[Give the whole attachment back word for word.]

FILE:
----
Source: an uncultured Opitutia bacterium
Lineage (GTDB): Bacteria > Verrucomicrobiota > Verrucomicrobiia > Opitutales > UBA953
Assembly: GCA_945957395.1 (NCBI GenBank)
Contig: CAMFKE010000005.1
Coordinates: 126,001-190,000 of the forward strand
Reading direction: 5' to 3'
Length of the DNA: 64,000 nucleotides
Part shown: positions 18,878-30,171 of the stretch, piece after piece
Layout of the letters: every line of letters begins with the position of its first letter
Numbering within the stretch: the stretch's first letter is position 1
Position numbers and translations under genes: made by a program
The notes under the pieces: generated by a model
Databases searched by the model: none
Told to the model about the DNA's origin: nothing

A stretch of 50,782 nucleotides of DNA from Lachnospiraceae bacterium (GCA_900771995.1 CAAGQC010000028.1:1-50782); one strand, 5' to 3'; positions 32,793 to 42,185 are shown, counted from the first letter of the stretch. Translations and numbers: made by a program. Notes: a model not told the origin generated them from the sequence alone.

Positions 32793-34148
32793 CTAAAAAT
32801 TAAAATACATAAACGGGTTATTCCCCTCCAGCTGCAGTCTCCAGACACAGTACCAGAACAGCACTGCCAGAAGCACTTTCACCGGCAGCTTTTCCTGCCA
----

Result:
Source: an uncultured Opitutia bacterium
Lineage (GTDB): Bacteria > Verrucomicrobiota > Verrucomicrobiia > Opitutales > UBA953
Assembly: GCA_945957395.1 (NCBI GenBank)
Contig: CAMFKE010000005.1
Coordinates: 126,001-190,000 of the forward strand
Reading direction: 5' to 3'
Length of the DNA: 64,000 nucleotides
Part shown: positions 18,878-30,171 of the stretch, piece after piece
Layout of the letters: every line of letters begins with the position of its first letter
Numbering within the stretch: the stretch's first letter is position 1
Position numbers and translations under genes: made by a program
The notes under the pieces: generated by a model
Databases searched by the model: none
Told to the model about the DNA's origin: nothing

A stretch of 50,782 nucleotides of DNA from Lachnospiraceae bacterium (GCA_900771995.1 CAAGQC010000028.1:1-50782); one strand, 5' to 3'; positions 32,793 to 42,185 are shown, counted from the first letter of the stretch. Translations and numbers: made by a program. Notes: a model not told the origin generated them from the sequence alone.

Positions 32793-34148
32793 CTAAAAAT
32801 TAAAATACATAAACGGGTTATTCCCCTCCAGCTGCAGTCTCCAGACACAGTACCAGAACAGCACTGCCAGAAGCACTTTCACCGGCAGCTTTTCCTGCCA